“What we do is to apply criminal law… and look for the criminals despite the fact that they have political mandates,” said Janot in a keynote address. An investigation such as Operation Car Wash, a sprawling anti-corruption probe that has garnered a great deal of international attention for its scope and efficacy, is “not a political action, but applying the law, enforcing the law,” he insisted.

    “The law that exists is to be applied to everyone regardless of their religion, their race, or their status,” said Janot.

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  • Zapad: A Window into Russia’s Military Mind?

    Russia’s large-scale military exercise to be conducted in September can provide critical insight for NATO allies seeking to improve their readiness posture against an increasingly revanchist Russia, according to an Estonian defense official.

    “Russians train exactly as they intend to fight, thus Zapad will give up ample information on their military and political thinking as it is right now,” Kristjan Prikk, undersecretary for defense policy at Estonia’s Ministry of Defense, said at the Atlantic Council on July 11. According to Prikk, “we don’t consider this year’s Zapad exercise in itself to be a direct threat to us [NATO] or a cover for an attack, but we have to keep in mind that the Russians have the nasty habit of hiding their actual military endeavors behind exercises.”

    “We have to be calm, vigilant, flexible,” in the months leading up to and following Zapad 2017, said Prikk.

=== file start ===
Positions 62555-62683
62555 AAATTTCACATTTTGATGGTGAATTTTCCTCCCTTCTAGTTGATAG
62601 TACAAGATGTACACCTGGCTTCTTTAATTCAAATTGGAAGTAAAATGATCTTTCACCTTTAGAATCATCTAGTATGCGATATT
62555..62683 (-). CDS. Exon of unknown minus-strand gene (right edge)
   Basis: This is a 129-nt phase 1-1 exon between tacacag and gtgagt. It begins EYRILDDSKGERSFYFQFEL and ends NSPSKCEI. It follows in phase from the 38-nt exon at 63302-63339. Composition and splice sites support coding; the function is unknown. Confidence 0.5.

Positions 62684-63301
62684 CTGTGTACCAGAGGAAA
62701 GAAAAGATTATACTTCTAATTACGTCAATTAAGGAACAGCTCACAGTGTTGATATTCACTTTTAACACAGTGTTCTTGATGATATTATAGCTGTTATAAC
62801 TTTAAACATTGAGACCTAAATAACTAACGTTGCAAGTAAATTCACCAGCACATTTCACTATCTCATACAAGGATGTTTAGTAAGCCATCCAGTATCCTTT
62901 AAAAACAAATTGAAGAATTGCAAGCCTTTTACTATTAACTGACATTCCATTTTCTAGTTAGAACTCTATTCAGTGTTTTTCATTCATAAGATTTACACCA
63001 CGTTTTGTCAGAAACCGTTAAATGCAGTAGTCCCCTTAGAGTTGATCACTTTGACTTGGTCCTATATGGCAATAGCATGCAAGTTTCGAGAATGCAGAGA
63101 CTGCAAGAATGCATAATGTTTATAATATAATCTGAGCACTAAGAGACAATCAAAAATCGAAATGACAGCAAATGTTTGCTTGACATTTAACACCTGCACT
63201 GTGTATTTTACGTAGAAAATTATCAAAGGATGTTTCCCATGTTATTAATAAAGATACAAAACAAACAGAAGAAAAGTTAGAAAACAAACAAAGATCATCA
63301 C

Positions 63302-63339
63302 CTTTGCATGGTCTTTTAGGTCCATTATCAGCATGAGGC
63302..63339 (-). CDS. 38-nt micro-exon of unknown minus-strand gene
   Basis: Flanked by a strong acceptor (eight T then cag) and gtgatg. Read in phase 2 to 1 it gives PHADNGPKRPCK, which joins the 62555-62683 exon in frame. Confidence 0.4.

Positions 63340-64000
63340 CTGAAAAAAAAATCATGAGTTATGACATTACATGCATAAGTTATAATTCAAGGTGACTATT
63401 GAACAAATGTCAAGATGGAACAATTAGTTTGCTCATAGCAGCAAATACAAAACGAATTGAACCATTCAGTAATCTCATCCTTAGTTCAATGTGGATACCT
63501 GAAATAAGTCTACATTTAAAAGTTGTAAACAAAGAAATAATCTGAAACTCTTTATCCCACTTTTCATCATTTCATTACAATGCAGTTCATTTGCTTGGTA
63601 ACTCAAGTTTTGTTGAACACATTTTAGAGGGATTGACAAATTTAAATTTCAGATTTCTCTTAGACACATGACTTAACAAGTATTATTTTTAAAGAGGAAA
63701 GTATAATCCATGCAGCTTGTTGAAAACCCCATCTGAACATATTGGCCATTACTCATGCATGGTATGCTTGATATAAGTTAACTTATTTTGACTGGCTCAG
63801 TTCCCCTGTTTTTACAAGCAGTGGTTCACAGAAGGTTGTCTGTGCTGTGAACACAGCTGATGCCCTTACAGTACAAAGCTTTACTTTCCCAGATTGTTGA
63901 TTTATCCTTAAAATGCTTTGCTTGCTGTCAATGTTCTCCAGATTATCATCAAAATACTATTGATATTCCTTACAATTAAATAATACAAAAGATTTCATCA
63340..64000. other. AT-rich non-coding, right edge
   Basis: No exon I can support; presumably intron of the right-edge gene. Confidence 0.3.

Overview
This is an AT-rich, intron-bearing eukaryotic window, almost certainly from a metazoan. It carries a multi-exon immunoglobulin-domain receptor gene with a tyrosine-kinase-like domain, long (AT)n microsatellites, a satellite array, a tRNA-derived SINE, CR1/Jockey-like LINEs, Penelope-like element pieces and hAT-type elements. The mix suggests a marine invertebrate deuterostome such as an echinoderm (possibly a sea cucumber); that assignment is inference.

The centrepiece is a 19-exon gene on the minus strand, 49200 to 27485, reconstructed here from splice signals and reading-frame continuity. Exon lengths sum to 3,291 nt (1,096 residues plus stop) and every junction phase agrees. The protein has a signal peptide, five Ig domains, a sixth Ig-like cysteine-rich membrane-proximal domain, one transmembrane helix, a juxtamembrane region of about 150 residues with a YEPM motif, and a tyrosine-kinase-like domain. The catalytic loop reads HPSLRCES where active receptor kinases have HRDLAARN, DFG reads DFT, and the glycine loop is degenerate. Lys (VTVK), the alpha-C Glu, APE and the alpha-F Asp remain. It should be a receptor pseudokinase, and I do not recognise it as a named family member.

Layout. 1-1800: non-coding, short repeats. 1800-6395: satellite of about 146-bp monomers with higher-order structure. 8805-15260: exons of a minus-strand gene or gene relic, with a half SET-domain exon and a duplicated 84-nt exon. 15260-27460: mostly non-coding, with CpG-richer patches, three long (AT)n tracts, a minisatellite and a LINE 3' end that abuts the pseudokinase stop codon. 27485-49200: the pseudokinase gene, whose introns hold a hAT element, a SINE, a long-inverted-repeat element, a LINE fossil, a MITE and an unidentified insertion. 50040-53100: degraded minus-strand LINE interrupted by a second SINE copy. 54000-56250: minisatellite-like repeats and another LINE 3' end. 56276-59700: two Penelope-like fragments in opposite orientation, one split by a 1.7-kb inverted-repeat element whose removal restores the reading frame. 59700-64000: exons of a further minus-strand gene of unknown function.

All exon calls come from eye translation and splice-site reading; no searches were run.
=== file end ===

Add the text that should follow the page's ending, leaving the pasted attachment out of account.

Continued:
In September, Russia will conduct a joint military exercise with...

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  • Atlantic Council Honors Champions of Freedom

    The political, security, and humanitarian challenges facing the world today cannot be overcome without international cooperation and a concerted effort to strengthen the “solidarity of values” of the transatlantic community, Daniel Fried, a recipient of the Atlantic Council’s 2017 Freedom Award, said at the awards ceremony in Warsaw, Poland, on July 7.

    The post-World War II international order created by the collaborative efforts of the United States and Europe “is at risk and under assault from without—from Russia—and from within—from those who doubt the value of what the free world achieved and what the free world stands for,” said Fried, a former assistant secretary of state for Europe who is currently a distinguished fellow at the Atlantic Council’s Dinu Patriciu Eurasia Center and Future Europe Initiative.  

    In an ardent call for transatlantic cooperation, Fried said: “We must equally recommit to the free world and the common values which have...

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  • Trump States US Commitment to Europe, Article 5

    US President Donald J. Trump’s speech in Poland ahead of the G20 summit on July 7 reassured allies and emphasized the importance of the transatlantic relationship, noting that a strong Europe is beneficial for the United States and the whole of the West.

    “When your nations are strong, all the free nations of Europe are stronger, and the West becomes stronger as well,” Trump said in a speech on July 6 in Warsaw. “Together, our nation and yours can bring greater peace, prosperity, and safety to all of our people.”